Health funding plan heads to governor
ST. PAUL -- Nursing homes and other care facilities will get more state money than they have seen in years -- but not as much as some lawmakers believe they should.
Sen. Tony Lourey, DFL-Kerrick, said the budget plan lawmakers approved last week includes "the largest state investment in the nursing home industry in well over a decade."
But others say it is not enough for the organizations.
"This is going to let them limp along for a while, but this is not what we should be doing," Sen. Julie Rosen, R-Fairmont, argued.
"We are looking at a lot of one-time funding mechanisms that do not address long-term reforms," Rep. Tim Kelly, R-Red Wing, said Monday. "As we wrap up the session, we are looking at a $2 billion to $3 billion tax increase and yet we have not made our most vulnerable people a priority."
The Senate approved the health and human services budget 39-28 Saturday, after the House voted 73-61 late Friday.
Like most budget bills, the votes largely were along party lines, with Democrats in charge of the Legislature backing their budget decisions.
"I am very thankful to our legislators Representative Tim Kelly and Senator Matt Schmit for reinvesting in seniors and making caregivers count," said Jake Goering, CEO of St. Crispin Living Community in Red Wing. "The victory reflects not only the advocacy of our legislators, but the diligent grass roots efforts of countless families and caregivers in the Red Wing community."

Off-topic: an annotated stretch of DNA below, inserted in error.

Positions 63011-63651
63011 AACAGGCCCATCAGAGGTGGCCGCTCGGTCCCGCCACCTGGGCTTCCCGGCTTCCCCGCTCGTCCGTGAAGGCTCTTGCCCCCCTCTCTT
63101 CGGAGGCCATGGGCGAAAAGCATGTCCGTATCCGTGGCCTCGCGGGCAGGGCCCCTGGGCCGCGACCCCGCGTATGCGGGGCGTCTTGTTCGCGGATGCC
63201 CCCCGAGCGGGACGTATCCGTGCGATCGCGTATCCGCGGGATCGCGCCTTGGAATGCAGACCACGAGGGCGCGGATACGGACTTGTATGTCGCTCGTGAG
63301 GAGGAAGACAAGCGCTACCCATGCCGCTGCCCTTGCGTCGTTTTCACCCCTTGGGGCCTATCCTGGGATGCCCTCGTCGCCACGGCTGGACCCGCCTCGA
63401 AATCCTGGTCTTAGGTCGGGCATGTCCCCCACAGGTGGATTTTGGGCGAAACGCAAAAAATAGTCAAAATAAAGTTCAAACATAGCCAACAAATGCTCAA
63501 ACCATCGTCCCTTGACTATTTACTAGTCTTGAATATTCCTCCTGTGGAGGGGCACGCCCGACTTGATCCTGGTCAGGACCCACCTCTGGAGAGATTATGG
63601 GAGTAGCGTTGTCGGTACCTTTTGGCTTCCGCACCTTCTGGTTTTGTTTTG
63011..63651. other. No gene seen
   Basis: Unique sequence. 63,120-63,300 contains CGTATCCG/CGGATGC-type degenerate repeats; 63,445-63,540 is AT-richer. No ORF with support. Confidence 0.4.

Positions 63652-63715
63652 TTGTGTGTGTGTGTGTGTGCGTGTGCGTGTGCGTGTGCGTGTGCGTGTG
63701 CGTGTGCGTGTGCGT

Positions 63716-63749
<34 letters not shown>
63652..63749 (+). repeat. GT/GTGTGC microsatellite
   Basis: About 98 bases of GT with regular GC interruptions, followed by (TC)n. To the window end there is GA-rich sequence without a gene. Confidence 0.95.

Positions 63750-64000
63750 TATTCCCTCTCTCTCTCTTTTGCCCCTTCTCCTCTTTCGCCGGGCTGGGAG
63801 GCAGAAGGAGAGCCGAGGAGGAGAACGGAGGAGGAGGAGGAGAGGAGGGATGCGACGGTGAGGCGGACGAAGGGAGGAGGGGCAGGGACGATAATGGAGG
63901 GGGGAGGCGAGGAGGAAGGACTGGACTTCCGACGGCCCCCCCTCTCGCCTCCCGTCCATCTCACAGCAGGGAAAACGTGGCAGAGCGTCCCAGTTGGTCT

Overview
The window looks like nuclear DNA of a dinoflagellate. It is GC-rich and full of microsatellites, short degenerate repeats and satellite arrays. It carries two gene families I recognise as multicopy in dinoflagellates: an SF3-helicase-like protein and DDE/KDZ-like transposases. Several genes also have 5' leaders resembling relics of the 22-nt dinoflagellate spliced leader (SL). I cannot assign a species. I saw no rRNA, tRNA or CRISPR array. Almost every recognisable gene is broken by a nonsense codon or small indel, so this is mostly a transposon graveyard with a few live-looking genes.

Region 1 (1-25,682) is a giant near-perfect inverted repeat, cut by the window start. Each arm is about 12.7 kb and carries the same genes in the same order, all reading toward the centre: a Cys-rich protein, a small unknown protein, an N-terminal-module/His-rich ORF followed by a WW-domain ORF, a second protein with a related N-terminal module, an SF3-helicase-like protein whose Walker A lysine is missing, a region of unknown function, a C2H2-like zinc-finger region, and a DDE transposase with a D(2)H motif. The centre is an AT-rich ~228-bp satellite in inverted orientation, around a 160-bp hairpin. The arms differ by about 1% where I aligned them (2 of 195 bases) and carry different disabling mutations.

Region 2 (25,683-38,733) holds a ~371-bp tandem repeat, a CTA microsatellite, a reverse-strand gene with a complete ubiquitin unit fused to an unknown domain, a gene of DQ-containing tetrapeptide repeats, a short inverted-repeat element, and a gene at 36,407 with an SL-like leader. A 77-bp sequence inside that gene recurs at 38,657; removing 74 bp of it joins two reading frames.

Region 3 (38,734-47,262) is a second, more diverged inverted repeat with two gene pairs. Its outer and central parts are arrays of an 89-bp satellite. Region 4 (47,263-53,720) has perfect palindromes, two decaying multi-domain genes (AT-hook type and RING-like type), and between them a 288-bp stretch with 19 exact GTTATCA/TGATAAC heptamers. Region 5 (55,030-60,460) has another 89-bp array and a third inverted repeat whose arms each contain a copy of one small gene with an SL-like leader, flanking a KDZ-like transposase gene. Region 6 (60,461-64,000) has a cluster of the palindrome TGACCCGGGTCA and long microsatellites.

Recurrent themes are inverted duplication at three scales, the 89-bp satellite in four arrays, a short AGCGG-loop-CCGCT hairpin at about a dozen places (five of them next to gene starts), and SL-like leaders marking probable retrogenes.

The more than $11 billion is a significant portion of the state's two-year, $38 billion budget, second only to public education spending.
The bill includes a 5 percent rate increase for nursing homes in the next two years, half what they wanted.
Long-term care and other providers will see a 1 percent rate increase effective April 2014.
"This is the first time in four years that we actually have an increase in wages for nursing home workers and long-term care workers," said Rep. Tom Huntley, DFL-Duluth.
"The increase that we approved this year does not come close to the level they should be at," Kelly said.
Lourey said it was time to start increasing funding after "devastating cuts" in past budgets.
"Health and human services takes the lion's share of the budget balancing around this place year in and year out," Lourey said, referring to cuts in the budget during tough fiscal times.
Providers said while the increase will help avert immediate crises at nursing homes and long-term care facilities, more work is needed in the future.
They had asked for a 5 percent increase each year in the next two years. They said without funding increases, many facilities are losing employees to higher-paying jobs and many nursing homes risk closing due to fiscal problems.
Republicans said not funding that fully was a case of misplaced priorities. They also argued some other changes will cost nursing homes money, so they will not fare as well as it seems.
Kelly said he has several concerns about the bill. In particular, he said, the bill gives some money and no freedoms for innovations.
"We refuse to eliminate the rate equalization mandate that restricts these organizations to operate in the most efficient manner they can while charging appropriate fees," he said.
The governor is expected to sign the bill.